Monthly Archives: June 2016

Baby Bum Barrels

A young long-tailed tit (Aegithalos caudatus)

A young long-tailed tit (Aegithalos caudatus)

Dear Readers, sometimes a walk in the cemetery can yield something so exciting that it’s been all that I can do not to publish the photos until today. On Wednesday, when I was wandering between the graves and looking out for new Wednesday Weeds, I gradually became aware of the high-pitched contact calls of a group of long-tailed tits. Normally these little birds are almost impossible to photograph, because they hop from branch to branch like feathered monkeys, but on this day I was in luck, because among the adults there were some youngsters, who promptly parked themselves on a branch not three metres from where I was standing.

IMG_6658With their racoon- masks and red eyes, the fledglings look like tiny avian bandits, but as they sat on the branch, preening and waiting for their parents to bring them some food, they seemed utterly trusting to me, in the way of so many young animals.  Fortunately, they are part of a group of very watchful elders. I counted at least four adults in the group – some of these may be youngsters from the previous brood, who have failed to breed themselves this year and so are helping out with their siblings.

IMG_6662The fledglings often cuddle up together, as if remembering how closely they were packed together in the beautiful nest that their parents built. I found a failed nest close to East Finchley station a few weeks ago, but there’s a photo of a completed one below. It’s made of lichen and cobwebs, moss and feathers. It’s believed that one of the vernacular names of the long-tailed tit, ‘Bum Barrel’, actually refers to the nest.

By nottsexminer (Long Tailed Tit Nest 02.05.11 Uploaded by Fæ) [CC BY-SA 2.0 (http://creativecommons.org/licenses/by-sa/2.0)], via Wikimedia Commons

A long-tailed tit nest

There are moments in our lives when time seems to fall away because we are so absorbed in what we’re seeing. After the first few frantic minutes, when I anxiously tried to get some photographs so that I could share this with you, I put my camera down to enjoy the sight of these new creatures. They seemed like the essence of concentrated energy, fizzing and clicking and shuffling their wings. They sat on their twig for an inordinate amount of time, looking around with equanimity, as if everything in the world had been designed especially for them.

IMG_6650Of course, their world is full of dangers, not least the eventual coming of winter. Long-tailed tits barely weigh more than a goldcrest, and like all such small birds is in constant danger of freezing when insect food is rare. However, long-tailed tits try to offset the cold by roosting together, their tails sticking out and their bodies crammed as close as possible. This sociability saves their lives in many cases.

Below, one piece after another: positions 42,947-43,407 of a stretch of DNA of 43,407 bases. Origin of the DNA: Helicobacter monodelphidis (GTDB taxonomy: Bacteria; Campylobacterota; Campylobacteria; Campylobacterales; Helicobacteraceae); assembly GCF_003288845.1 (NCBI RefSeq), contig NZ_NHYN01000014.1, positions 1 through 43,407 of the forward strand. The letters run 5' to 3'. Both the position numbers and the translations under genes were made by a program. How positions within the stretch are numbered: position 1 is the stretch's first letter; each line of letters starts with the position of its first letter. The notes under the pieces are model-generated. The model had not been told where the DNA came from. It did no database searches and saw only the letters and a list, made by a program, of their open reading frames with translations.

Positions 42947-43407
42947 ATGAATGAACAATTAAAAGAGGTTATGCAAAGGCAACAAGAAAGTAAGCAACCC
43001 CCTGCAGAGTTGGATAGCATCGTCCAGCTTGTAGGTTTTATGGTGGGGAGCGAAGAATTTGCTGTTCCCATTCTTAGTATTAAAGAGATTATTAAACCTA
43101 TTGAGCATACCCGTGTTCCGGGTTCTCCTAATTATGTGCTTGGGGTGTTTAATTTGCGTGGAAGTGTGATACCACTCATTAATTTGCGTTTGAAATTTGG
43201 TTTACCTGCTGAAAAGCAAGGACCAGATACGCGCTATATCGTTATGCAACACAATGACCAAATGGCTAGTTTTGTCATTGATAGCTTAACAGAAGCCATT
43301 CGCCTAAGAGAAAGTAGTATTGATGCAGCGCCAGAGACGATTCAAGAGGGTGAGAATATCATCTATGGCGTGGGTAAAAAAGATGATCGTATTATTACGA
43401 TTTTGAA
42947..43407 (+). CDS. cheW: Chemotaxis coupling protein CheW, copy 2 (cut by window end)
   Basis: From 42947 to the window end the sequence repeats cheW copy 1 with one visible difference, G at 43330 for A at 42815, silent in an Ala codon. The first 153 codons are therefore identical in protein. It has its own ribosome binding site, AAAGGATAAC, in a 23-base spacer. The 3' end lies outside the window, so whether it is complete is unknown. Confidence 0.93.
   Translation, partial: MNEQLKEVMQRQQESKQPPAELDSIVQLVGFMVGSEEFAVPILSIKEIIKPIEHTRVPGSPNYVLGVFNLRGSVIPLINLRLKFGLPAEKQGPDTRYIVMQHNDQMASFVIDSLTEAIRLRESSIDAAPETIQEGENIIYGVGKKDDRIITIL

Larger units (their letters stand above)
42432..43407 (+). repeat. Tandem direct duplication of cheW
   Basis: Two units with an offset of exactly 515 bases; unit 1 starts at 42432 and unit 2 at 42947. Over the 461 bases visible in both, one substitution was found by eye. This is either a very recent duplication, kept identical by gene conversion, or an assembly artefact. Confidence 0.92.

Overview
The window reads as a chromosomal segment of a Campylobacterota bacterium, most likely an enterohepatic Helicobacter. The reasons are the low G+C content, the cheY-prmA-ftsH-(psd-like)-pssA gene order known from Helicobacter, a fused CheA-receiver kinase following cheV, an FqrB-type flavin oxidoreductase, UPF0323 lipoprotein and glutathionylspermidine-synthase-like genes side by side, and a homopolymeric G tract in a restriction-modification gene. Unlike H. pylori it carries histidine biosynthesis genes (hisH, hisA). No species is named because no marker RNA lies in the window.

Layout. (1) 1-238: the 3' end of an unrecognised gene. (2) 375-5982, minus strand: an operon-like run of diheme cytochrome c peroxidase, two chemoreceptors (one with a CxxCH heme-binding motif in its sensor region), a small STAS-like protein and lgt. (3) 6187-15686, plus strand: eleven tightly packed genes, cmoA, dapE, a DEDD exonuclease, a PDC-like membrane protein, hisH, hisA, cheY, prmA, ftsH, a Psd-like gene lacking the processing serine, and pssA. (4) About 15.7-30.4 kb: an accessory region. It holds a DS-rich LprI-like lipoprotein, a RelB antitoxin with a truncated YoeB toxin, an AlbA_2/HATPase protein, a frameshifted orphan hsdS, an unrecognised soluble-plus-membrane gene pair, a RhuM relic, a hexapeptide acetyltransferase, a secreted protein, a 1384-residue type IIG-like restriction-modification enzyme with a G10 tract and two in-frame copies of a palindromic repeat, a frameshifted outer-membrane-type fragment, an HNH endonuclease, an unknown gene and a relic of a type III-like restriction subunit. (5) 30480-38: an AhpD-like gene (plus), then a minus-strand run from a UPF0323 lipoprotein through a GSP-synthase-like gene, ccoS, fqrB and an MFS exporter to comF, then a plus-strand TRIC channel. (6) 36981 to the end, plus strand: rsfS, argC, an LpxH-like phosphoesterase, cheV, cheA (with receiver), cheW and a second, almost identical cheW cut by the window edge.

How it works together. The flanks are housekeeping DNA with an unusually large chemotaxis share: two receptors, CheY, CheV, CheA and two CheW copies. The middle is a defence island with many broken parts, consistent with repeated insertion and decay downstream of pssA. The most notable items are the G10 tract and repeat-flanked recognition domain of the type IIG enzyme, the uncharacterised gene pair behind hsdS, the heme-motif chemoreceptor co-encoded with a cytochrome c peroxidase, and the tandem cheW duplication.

IMG_6672So, these fledglings have had a good start in life, and are surrounded by a supportive extended family, who will help them to learn what it means to be a long-tailed tit. How I wish that all young human creatures had such guardians in their early years, and such support as they grew up, for the world is scarcely less dangerous for them than it is for their feathered counterparts.

IMG_6665And for those of you who have been following the fox story, there is nothing to report this week, other than that all the foxes are present and correct, there are no cubs, and also there is no mange! Just at least three relaxed foxes.

IMG_6686 IMG_6682

I should have kept this one for Halloween! I used flash here (from a distance), but won't be using it again, though it didn't seem to bother the fox.

I should have kept this one for Halloween! I used flash here (from a distance), but won’t be using it again, though it didn’t seem to bother the fox.

All photographs copyright Vivienne Palmer. Please attribute and link to the website if you use them.

Wednesday Weed – Black Medick

Every Wednesday, I hope to find a new ‘weed’ to investigate. My only criterion will be that I will not have deliberately planted the subject of our inquiry. Who knows what we will find…..

IMG_6461

Black Medick (Medicago lupulina)

Dear Readers, last week I was sitting half-hidden behind a gravestone trying to get some photos of the foxes when I saw two of them lope off along a grassy path between the tombstones. I decided to follow them, but of course they had disappeared by the time I’d gotten myself together – they are most elusive for such large animals, and I often sense them watching me with some satisfaction as I lumber past. However, what I did spot was a little patch of this member of the clover family, the intriguingly-named black medick. The citrus-coloured flowers remind me of lemon sherbet.